Neither truck drivers nor bankers would put up with a system like the one that influences medical residents’ schedules.
The path to becoming a doctor is notoriously difficult. Following pre-med studies and four years of medical school, freshly minted M.D.s must spend anywhere from three to seven years (depending on their chosen specialty) training as “residents” at an established teaching hospital. Medical residencies are institutional apprenticeships—and are therefore structured to serve the dual, often dueling, aims of training the profession’s next generation and minding the hospital’s labor needs.
How to manage this tension between “education and service” is a perennial question of residency training, according to Janis Orlowski, the chief health-care officer of the Association of American Medical Colleges (AAMC). Orlowski says that the amount of menial labor residents are required to perform, known in the profession as “scut work,” has decreased "tremendously" since she was a resident in the 1980s. But she acknowledges that even "institutions that are committed to education … constantly struggle with this,” trying to stay on the right side of the boundary between training and taking advantage of residents.
Megaprojects are rarely, if ever, completed on schedule.
The construction of a massive wall along the border of the United States and Mexico is one of President Donald Trump’s central campaign promises. And it’s a promise he intends to keep.
Within days of taking the oath of office in January, Trump began laying the groundwork for the construction of a series of walls and fences that would span some 1,250 miles along the border. On Monday, the Department of Homeland Security issued a memo outlining its commitment to “begin planning, design, construction and maintenance of a wall” to deter and prevent illegal entry into the United States. The memo follows an executive order in which Trump called for the wall’s “immediate construction.”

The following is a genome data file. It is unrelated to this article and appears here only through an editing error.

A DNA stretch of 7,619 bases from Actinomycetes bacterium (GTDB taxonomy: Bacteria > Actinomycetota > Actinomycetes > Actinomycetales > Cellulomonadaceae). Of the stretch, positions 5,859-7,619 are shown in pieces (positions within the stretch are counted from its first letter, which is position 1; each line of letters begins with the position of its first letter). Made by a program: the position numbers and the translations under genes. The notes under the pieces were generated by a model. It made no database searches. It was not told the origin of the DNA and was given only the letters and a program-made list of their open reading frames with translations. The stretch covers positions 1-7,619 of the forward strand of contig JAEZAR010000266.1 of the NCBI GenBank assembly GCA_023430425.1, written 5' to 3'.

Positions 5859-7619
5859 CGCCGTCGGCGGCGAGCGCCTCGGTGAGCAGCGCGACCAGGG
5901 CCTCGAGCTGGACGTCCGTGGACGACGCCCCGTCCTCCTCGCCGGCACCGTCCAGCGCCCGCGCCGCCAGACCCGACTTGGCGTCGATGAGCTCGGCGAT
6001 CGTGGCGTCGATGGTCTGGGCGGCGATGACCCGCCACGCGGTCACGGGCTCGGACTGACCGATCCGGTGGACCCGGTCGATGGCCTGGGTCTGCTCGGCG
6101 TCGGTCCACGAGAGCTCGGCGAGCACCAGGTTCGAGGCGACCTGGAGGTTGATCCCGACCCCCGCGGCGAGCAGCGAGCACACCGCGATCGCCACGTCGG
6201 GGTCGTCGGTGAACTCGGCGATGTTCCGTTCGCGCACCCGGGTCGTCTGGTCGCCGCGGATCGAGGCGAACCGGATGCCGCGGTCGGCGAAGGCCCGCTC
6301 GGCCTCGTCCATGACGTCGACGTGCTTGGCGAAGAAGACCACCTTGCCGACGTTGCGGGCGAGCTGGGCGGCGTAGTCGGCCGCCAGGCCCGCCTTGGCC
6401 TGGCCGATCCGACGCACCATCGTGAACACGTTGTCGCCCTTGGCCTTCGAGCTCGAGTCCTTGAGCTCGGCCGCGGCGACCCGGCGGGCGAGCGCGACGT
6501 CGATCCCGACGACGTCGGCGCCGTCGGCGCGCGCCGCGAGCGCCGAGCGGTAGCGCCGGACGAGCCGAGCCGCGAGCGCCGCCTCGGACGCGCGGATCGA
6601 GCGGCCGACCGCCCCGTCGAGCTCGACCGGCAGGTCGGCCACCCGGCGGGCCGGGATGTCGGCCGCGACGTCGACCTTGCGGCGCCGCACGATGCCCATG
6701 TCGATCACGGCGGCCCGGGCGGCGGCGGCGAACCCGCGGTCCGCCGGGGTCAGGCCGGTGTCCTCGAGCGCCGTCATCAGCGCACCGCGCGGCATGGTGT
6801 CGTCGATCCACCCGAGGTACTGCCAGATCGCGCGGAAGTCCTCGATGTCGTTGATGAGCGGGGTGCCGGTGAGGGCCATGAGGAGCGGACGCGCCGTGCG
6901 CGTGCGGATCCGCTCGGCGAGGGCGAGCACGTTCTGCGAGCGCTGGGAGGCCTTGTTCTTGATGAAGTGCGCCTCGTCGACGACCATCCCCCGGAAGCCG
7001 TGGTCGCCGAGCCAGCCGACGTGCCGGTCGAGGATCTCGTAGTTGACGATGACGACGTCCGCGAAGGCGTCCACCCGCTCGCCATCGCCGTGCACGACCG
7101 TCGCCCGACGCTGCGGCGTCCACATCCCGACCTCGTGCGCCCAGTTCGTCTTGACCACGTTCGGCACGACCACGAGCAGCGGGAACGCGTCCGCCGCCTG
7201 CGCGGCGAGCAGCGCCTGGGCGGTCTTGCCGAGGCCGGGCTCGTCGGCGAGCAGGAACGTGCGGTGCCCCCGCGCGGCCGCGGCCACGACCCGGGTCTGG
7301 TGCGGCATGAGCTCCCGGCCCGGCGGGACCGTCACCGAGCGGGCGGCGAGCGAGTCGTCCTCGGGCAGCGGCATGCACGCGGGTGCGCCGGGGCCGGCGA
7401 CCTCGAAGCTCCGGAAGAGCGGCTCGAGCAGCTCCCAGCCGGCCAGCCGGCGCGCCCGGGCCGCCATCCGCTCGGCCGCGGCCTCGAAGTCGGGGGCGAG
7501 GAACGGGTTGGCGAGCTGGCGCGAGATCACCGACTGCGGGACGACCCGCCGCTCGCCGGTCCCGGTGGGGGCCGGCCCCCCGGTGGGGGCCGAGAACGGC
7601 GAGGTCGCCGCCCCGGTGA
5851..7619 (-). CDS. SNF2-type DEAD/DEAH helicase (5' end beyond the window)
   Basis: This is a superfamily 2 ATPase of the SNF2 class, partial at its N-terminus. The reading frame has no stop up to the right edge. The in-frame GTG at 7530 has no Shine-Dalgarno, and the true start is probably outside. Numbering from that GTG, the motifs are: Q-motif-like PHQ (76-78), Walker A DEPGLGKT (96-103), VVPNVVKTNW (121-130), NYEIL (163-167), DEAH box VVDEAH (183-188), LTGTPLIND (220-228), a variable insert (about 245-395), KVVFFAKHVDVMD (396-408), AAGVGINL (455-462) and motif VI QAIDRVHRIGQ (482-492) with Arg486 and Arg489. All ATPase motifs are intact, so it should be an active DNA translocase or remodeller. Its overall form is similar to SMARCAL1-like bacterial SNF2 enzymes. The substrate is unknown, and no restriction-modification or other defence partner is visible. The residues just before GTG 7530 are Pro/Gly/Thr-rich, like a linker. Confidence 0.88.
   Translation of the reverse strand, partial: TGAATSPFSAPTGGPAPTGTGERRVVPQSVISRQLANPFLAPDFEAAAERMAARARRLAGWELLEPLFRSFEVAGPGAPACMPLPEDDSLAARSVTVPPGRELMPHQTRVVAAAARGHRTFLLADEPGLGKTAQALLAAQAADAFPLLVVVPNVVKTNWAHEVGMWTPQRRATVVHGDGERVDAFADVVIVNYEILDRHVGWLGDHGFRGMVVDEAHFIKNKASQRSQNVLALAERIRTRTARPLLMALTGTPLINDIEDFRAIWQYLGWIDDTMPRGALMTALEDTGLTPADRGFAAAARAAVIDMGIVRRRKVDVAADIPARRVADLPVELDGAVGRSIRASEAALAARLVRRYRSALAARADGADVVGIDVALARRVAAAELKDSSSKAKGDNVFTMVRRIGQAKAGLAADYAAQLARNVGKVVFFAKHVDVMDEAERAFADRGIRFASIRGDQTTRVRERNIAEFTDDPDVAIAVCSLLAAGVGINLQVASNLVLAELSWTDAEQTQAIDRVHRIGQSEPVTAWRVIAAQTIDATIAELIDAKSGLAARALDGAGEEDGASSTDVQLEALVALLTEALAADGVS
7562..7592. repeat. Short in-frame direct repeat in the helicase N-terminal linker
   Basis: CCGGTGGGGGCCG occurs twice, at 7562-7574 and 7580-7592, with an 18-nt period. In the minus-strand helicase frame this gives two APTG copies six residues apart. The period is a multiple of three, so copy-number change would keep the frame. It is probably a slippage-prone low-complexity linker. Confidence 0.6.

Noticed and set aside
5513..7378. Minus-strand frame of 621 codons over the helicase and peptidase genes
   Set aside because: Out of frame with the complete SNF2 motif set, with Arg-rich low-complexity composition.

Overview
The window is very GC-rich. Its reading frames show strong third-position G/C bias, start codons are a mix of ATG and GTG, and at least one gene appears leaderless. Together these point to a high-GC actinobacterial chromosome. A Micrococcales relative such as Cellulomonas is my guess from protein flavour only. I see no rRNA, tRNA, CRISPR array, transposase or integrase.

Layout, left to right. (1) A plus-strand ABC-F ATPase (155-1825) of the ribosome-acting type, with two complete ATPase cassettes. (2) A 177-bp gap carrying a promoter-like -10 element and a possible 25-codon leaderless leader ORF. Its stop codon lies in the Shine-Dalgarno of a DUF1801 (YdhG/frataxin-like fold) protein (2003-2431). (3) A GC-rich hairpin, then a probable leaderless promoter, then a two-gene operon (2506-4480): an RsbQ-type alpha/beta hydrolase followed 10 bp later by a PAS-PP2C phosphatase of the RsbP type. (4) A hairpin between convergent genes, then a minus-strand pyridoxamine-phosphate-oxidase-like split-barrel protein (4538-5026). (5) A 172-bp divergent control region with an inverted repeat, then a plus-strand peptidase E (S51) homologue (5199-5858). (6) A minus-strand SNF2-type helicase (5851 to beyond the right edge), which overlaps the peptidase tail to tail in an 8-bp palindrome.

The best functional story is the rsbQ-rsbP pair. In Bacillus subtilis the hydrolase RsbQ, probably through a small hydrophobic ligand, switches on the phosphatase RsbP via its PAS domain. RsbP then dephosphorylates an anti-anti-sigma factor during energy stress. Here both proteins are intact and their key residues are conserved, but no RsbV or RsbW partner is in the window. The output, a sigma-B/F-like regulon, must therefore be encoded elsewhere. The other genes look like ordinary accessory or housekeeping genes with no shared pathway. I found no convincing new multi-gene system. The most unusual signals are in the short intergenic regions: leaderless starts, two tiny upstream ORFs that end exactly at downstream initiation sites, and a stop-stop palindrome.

Joe Moran’s book Shrinking Violets is a sweeping history that doubles as a (quiet) defense of timidity.
The Heimlich maneuver, in the nearly 50 years since Dr. Henry Heimlich established its protocol, has been credited with saving many lives. But not, perhaps, as many as it might have. The maneuver, otherwise so wonderfully simple to execute, has a marked flaw: It requires that choking victims, before anything can be done to help them, first alert other people to the fact that they are choking. And some people, it turns out, are extremely reluctant to do so. “Sometimes,” Dr. Heimlich noted, bemoaning how easily human nature can become a threat to human life, “a victim of choking becomes embarrassed by his predicament and succeeds in getting up and leaving the area unnoticed.” If no one happens upon him, “he will die or suffer permanent brain damage within seconds.”
The preconditions are present in the U.S. today. Here’s the playbook Donald Trump could use to set the country down a path toward illiberalism.